Why JFK Was Right
What’s your favorite Bible verse?
Maybe you have one, maybe you don’t. Maybe your favorite inspirational passage comes from some other scripture or is from a secular source.
If you were asked that question at a house of worship, it would not seem strange. What does seem strange is hearing it asked by television journalist Tim Russert during a presidential debate.
Russert’s question –; which he asked during a gathering of Democratic candidates Sept. 26 –; was an iconic moment in a presidential race where religion has played a more inappropriate role than any in recent memory.
We are choosing a president, not a national pastor. You’d never know that to listen to many in the media. They seem obsessed with playing “gotcha” games over Bible verses and demanding that the hopefuls explain how their faith guides their personal lives.
We’ve actually lost ground since 1960, when John F. Kennedy gave a famous speech in which he explained why he would not base policy on the tenets of his church. In a country that includes people of many different faiths and none, Kennedy said it’s simply inappropriate to base public policy on the narrow theological dictates championed by some.
It’s especially distressing to see our country go down this road this year. We face many compelling issues: health care, the war in Iraq, the strength of Social Security and international terrorism are just a few.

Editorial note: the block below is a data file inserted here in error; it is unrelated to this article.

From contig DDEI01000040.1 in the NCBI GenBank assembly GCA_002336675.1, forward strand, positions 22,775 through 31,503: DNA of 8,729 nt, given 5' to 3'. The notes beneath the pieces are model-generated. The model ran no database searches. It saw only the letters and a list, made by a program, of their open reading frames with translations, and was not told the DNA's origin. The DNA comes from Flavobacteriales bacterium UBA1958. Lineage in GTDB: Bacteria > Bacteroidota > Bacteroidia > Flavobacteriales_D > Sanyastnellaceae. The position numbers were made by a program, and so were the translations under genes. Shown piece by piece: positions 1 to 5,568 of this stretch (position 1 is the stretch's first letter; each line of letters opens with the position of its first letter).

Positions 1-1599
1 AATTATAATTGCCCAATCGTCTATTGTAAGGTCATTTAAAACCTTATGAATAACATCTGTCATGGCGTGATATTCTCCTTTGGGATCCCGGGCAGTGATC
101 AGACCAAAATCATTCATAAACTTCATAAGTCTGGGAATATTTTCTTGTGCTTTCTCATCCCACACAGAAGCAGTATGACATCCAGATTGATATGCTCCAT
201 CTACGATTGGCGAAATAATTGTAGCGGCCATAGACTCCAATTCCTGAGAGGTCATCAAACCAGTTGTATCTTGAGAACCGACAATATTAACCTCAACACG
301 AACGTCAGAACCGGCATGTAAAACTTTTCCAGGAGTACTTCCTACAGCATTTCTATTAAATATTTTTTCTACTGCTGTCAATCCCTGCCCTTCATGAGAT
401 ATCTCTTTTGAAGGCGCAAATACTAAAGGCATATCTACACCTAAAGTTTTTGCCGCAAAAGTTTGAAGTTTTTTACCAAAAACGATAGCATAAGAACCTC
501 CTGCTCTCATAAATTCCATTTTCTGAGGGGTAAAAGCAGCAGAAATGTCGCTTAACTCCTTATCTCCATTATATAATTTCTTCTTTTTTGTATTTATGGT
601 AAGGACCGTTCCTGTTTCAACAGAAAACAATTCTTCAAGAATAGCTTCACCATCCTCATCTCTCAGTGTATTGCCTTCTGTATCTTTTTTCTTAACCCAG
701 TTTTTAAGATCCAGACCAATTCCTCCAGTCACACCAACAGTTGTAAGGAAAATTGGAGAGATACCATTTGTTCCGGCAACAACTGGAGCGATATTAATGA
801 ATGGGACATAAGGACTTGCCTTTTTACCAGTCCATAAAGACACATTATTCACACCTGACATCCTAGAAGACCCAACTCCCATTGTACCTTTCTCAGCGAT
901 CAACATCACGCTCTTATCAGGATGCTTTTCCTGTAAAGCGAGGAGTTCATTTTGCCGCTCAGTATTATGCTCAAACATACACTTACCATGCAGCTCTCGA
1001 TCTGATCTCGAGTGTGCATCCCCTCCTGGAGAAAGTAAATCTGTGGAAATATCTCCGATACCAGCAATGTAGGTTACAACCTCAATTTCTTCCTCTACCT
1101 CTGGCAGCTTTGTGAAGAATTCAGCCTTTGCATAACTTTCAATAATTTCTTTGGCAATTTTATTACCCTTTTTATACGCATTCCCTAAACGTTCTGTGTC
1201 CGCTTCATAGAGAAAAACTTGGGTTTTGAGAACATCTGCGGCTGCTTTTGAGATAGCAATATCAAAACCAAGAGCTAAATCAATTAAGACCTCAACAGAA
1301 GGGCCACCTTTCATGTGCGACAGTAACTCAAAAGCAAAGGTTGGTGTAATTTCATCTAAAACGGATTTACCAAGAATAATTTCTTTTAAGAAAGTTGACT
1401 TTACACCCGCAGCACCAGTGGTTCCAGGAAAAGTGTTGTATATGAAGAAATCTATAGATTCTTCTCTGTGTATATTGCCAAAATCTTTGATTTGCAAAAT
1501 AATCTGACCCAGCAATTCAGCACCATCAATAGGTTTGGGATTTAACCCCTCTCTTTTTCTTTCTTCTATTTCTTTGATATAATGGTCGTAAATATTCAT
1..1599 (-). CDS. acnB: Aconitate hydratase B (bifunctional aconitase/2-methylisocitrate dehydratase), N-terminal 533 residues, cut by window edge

The next president will have to make some hard choices. He or she may certainly find solace in holy books while those decisions are made. But in a diverse society, government can’t be based on religious law.
Religious writings certainly have their value for many people, but it is unlikely they have much to say about balancing the budget or how best to deal with the subprime mortgage crisis.
Instead of asking about Bible verses, Russert and his fellow pundits would do better to pose this question, “In 1960, John F. Kennedy said, ‘I believe in an America that is officially neither Catholic, Protestant nor Jewish…where no religious body seeks to impose its will directly or indirectly upon the general populace or the public acts of its officials….’ Do you agree?”
By the way, we wish one of the candidates had given Russert one particular Bible verse that might be especially appropriate at the present time. It is Matthew 22:21: “Render therefore unto Caesar the things which are Caesar’s and unto God the things that are God’s.”